Human Resources: Self-Made and Self-Produced


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Human Resources had its beginnings when Matt Zutell transferred to the same high school as Aaron Utterback and Dries Vandenburg. The three quickly realized they all had a passion for playing music and began playing together. They met Paul Chelmis while attending college at Appalachian State and added the last piece of their band. They took a brief hiatus when Zutell transferred to the College of Charleston, but upon graduation, all the band members moved  to Charleston and continued playing, with Vandenburg on guitar, Utterback on base, Zutell on drums and Chelmis on the keyboard.

The band was originally named Donnie Dies, but when the band relocated to Charleston and lost their fifth member, they decided to take the opportunity to rebrand their sound. They tossed around several names but eventually decided on Human Resource basically on a whim, and the name stuck. The band is known for producing all of their own original content, from the logos to the music videos — they even produce their own recordings. “We are our own resources, in a sense,” said Zutell.  

Their passion for producing their own content came about in high school, when Utterback received an original MacBook for Christmas. Soon after, he and Zutell began experimenting with the music software on the computer. “We switched from video games over to [making music], and just kept rolling,” said Utterback. “It started just as a way for us to kill time after school, [but] we really started to like it.” Mixing music became a way for them to entertain themselves on the weekends. “Instead of hanging out at the shopping center or the movie theater, we’d go to someone’s house and [make music] all night,” Zutell said.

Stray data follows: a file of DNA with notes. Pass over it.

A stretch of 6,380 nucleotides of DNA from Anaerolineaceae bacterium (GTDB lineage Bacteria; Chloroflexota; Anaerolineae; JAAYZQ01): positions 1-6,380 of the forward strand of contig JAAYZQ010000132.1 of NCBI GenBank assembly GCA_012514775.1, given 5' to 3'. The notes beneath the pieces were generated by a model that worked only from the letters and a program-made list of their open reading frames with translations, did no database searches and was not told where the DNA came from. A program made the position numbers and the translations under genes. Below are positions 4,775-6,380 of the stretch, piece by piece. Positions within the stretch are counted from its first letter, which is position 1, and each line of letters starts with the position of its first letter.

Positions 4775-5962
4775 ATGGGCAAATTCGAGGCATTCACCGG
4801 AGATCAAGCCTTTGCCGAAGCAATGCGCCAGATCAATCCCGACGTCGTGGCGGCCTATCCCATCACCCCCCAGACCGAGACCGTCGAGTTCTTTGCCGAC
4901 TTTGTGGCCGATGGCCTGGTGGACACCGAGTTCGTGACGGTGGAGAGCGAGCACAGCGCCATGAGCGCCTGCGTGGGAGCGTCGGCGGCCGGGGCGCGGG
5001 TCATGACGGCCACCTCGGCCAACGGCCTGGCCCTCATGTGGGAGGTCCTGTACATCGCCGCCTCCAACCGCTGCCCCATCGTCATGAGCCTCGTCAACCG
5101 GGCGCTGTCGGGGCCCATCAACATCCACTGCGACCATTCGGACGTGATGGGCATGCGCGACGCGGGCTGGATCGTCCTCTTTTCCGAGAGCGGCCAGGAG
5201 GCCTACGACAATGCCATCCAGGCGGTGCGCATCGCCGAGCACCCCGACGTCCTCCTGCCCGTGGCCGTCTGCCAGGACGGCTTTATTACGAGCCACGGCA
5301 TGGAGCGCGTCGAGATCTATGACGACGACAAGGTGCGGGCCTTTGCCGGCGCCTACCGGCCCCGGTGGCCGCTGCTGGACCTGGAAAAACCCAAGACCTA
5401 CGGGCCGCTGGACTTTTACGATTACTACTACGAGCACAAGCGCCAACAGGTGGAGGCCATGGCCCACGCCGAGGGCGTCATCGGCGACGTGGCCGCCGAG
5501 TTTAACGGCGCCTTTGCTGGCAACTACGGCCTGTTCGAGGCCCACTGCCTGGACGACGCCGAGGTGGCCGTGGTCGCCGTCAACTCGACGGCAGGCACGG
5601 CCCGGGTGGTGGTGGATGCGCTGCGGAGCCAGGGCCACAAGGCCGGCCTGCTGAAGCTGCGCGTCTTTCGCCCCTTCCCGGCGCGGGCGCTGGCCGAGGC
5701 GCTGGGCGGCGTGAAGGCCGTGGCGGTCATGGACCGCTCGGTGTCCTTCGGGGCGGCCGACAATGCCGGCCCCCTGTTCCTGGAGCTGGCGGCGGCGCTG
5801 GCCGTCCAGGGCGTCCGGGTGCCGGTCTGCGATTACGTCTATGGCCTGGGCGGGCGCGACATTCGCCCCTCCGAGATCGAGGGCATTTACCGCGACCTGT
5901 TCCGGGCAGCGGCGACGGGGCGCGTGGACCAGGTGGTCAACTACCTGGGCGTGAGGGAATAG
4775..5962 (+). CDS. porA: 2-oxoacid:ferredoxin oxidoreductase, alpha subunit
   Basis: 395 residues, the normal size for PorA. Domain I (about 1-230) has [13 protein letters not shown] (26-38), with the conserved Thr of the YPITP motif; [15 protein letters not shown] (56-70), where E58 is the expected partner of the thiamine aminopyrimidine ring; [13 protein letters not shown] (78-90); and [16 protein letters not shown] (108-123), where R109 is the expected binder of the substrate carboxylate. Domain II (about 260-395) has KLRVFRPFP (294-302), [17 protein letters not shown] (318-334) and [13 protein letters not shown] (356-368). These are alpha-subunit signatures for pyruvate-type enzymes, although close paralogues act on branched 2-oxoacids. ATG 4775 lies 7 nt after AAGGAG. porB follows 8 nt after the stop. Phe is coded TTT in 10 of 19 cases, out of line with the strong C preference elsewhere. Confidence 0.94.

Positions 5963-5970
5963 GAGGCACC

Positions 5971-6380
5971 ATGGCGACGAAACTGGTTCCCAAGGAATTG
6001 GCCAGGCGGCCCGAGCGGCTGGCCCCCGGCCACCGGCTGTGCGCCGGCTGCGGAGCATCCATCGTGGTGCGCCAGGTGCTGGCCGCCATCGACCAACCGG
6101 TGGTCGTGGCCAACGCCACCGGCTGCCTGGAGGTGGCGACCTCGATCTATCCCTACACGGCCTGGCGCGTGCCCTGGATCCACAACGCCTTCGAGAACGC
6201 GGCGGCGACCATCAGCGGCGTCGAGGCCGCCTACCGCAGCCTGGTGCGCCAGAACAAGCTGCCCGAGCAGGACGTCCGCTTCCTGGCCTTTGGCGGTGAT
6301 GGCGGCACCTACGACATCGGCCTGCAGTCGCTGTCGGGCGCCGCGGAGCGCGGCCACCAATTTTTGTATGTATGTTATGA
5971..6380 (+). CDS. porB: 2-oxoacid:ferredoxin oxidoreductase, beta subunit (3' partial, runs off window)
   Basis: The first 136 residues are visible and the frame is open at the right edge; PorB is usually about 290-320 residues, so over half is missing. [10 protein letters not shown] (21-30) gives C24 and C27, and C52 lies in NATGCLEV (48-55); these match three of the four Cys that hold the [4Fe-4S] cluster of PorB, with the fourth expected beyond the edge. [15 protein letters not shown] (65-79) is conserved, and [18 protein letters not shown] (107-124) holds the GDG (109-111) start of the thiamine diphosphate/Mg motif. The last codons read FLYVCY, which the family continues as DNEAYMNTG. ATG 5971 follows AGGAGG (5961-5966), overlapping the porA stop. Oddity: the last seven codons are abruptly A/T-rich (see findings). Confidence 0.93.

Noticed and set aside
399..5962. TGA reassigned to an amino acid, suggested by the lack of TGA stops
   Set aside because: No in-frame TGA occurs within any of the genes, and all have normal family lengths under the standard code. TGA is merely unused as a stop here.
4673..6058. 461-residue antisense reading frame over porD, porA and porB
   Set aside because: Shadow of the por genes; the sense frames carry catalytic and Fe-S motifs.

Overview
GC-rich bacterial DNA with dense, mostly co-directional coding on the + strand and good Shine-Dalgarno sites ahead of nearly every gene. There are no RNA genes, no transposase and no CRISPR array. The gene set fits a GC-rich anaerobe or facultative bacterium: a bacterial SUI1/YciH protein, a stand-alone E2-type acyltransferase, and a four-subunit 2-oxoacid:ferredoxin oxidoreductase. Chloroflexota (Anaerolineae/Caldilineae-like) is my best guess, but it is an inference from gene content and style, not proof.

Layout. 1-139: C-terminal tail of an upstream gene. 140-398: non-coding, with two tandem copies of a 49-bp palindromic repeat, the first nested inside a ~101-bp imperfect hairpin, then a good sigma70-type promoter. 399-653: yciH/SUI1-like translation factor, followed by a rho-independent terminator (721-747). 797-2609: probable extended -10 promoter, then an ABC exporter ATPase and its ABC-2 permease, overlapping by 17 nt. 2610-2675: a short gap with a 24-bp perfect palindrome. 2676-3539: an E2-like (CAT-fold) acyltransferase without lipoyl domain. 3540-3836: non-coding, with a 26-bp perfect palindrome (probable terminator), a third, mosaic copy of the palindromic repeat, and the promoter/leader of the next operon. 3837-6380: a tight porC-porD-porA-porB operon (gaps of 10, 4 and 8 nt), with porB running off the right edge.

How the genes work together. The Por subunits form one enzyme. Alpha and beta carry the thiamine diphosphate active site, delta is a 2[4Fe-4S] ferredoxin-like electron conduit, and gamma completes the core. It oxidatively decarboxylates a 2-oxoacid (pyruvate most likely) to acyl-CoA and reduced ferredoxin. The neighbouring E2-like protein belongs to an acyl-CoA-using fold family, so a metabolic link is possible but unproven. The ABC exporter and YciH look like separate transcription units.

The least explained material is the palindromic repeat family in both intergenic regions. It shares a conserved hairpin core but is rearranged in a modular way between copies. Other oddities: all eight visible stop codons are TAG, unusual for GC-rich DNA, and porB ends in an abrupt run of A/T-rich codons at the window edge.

Zutell is the CEO and founder of Charleston’s own Coast Records, a project he began as a junior in college. It’s grown into an indie record label and recording business that now encompasses all members of Human Resources. “[The guys in HR] are part of Coast Record’s team, whether it’s taking the photos, doing graphic design, [or] making music videos. Really, we all kind of work together to do whatever needs to happen, whether for ourselves, or artists I work with,” said Zutell. Coast Records is about to get its first studio space downtown, which Zutell says should be up and running by January 2018. Human Resources will also be debuting a new album around that time.

The guys in Human Resources are a busy bunch. In addition to playing for HR, Vandenburg is also a member of the popular Charleston band Susto, and spends a large amount of time on tour with them. Zutell is busy with his full time job at Coast Records, and everyone else plays as guests for other bands frequently. Because of these scheduling conflicts, Human Resources is usually only able to play one or two shows together every few months. “It’s more of an event at this point for us to play [together],” said Zutell. Utterback and Zutell keep busy by playing drums and bass on a lot of Coast Record’s recordings. They keep in contact as often as possible while Vandenburg is away, and try to schedule shows and events as often as they can.

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